“Removing temptation (in the form of women) from men is a staple of many patriarchal faiths.”
“Women want to be treated as workplace equals, and they don’t want to be sexually harassed. If you are a man and this strikes you as unfair, ambiguous or damning, perhaps you don’t belong in the workplace at all.”
With the neighbor going the creepy Billy-Graham-rule route, I had to also share more about the VP’s statement about never dining alone with a woman not his wife as it was too similar to this ethos that my neighbor claims to be “his culture” (and therefore throws all Mexican-American men under the bus when it’s just a fact that there are plenty of men who are not weird or unprofessional about doing business – or simply being around – women without being accompanied by their spouse).
As the New Yorker said, “In framing extramarital interaction with women as categorically dangerous, Pence has something in common with fundamentalist Muslims and Orthodox Jews… it’s one thing to avoid a particular situation involving a particular woman who makes you feel a certain way; it’s another entirely to avoid all women as a group and as a rule because of the abstract possibility of sexual temptation. It’s telling, and extremely disheartening, that many people can’t tell the difference—that knowing the best thing to do for your partnership and subscribing wholesale to an idea about gender that calcifies woman as secondary could plausibly seem like the same thing.”
Some may read what he said to me about his sexism being ‘his culture’ and say “oh but he’s just trying to protect you as a woman or make sure no one can suspect him of impropriety, and then usually say something about how it means he just ‘respects women so much’ which again, is crap. The term benevolent sexism(AKA ambivalent sexism) finally sums up what that kind of treatment is like – you know, the whole “I worship women” complex that claims to put us on a pedestal or use stereotypes like females being more sensitive (or compassionate, or beautiful, or intuitive, or whatever) to passive aggressively discriminate or make excuses for bad behavior. And while it can come from women, it often comes from the same men who, if a woman were to call it out, would say “men can’t say anything anymore without getting into trouble” and all that whine. Oy.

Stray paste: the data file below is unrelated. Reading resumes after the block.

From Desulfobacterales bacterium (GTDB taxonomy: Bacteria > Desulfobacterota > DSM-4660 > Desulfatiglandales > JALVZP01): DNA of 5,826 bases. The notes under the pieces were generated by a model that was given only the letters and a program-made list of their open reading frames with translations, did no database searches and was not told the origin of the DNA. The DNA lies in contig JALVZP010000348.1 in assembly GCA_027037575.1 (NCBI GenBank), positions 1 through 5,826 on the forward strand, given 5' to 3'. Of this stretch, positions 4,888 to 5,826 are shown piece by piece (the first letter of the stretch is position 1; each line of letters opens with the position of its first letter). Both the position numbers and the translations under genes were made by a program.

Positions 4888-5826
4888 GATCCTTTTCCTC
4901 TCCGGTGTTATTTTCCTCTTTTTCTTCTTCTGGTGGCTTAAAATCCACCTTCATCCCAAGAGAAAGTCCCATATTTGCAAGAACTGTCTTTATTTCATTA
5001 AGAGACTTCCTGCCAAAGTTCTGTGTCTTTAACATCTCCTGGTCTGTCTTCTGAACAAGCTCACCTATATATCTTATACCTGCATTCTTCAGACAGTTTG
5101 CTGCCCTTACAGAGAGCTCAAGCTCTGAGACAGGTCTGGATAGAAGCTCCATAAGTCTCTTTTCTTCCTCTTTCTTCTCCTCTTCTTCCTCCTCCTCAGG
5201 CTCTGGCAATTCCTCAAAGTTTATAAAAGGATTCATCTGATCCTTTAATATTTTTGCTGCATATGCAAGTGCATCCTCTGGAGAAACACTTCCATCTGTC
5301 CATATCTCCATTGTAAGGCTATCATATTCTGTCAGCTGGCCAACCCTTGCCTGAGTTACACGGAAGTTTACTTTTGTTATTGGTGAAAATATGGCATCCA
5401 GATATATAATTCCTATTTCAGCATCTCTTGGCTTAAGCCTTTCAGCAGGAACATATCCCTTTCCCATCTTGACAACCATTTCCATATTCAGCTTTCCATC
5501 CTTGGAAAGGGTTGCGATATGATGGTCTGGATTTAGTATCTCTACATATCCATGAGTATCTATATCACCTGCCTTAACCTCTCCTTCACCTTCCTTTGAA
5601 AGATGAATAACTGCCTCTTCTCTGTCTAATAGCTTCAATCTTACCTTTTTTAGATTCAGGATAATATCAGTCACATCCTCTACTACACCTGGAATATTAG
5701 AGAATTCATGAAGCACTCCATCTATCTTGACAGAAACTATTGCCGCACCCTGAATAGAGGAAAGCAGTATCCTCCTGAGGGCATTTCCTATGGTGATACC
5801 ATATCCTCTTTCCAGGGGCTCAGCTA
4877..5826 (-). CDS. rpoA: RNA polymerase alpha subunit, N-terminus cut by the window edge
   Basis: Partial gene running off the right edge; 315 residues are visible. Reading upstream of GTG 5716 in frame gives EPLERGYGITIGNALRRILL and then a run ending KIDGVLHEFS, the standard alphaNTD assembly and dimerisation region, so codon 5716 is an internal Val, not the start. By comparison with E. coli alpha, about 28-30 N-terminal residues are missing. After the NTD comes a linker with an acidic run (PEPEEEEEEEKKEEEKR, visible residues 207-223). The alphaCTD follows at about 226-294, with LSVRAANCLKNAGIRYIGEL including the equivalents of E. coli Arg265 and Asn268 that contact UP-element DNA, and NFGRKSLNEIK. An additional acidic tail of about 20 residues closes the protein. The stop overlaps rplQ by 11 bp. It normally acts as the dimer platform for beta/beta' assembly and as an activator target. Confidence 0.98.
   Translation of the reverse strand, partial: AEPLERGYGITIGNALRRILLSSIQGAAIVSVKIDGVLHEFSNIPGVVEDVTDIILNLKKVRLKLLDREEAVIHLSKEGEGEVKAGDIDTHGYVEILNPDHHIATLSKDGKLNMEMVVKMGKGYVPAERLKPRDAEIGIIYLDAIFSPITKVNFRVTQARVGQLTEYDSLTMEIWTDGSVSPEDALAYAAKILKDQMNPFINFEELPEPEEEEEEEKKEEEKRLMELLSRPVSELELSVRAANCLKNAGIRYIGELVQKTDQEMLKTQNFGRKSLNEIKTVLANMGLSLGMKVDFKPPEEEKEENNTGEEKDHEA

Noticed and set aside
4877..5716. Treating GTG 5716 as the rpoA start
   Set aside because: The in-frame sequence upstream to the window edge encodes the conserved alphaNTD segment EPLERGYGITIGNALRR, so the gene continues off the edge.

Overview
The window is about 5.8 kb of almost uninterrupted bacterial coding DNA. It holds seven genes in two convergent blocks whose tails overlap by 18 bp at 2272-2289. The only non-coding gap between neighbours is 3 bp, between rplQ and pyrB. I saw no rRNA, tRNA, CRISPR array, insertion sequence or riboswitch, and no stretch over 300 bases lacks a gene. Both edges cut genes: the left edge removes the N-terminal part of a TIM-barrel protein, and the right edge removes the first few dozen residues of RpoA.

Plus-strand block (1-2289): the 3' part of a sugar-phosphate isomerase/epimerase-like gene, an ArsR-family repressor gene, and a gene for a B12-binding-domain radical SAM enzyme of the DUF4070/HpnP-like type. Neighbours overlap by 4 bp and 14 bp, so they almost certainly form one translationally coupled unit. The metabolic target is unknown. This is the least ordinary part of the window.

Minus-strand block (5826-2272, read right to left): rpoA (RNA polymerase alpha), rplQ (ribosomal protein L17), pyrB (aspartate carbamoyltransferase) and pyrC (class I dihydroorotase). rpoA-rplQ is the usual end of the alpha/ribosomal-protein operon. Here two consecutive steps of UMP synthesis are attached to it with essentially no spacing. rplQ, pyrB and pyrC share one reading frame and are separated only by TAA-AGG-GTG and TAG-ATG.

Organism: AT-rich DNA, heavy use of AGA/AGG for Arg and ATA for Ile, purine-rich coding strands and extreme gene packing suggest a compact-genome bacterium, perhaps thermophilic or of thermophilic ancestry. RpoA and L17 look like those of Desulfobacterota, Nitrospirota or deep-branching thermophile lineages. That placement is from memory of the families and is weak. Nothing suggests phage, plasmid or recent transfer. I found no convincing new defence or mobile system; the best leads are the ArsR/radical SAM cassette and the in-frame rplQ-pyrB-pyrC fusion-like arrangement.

As Rikki Rogers said so well in The Muse:
“So, while we might feel like a hostile sexism is fading as we become a more equal society, the effects of hostile sexism are being carried on by ambivalent sexism. And one could argue, as Tannenbaum does, that ambivalent sexism is replacing hostile sexism with the same results: “Because it hides under the guise of compliments, it’s easy to use benevolent sexism to demotivate people against collective action or convince people that there is no longer a need to fight for equality.” Don’t be fooled: Ambivalent sexism isn’t acceptable, and it can lead to a workplace culture that characterizes women as delicate flowers and men as macho meatheads. Its effects are negative for people of all gender identities. So, when you encounter benevolent sexism, don’t just shrug it off. Call it what it is, and respond accordingly.”
So there you go. When you have that niggling feeling that someone is being sexist but can’t quite articulate it, or many in the world tell you you should “take it as a compliment” or “I’m sure he didn’t mean anything by it”? Call it out. It’s real. And it’s incredibly dangerous.
Remember Serena Joy? The oh-so-slippery slope of benevolent sexism and where it leads when women don’t want to recognize and men continue to suppress…it’s a reality that we’re seeing every day. It’s when we’re told by businesses that they won’t serve us without our husbands present. It’s when we’re introduced with an adjective about how we look before our name while the man is introduced by a descriptor of his talent. It’s when we’re told to smile. It’s when those around us say “don’t make a big deal out of it, just play along” to avoid calling out the truth and insisting on being treated with respect. It’s when our friends and partners and family members say “that’s just their generation’s way of treating women/minorities/gays/etc.” and people just laugh it off.
It’s not cool. It’s not okay. Enough is enough.
“We lived, as usual, by ignoring. Ignoring isn’t the same as ignorance, you have to work at it.” ~ The Handmaid’s Tale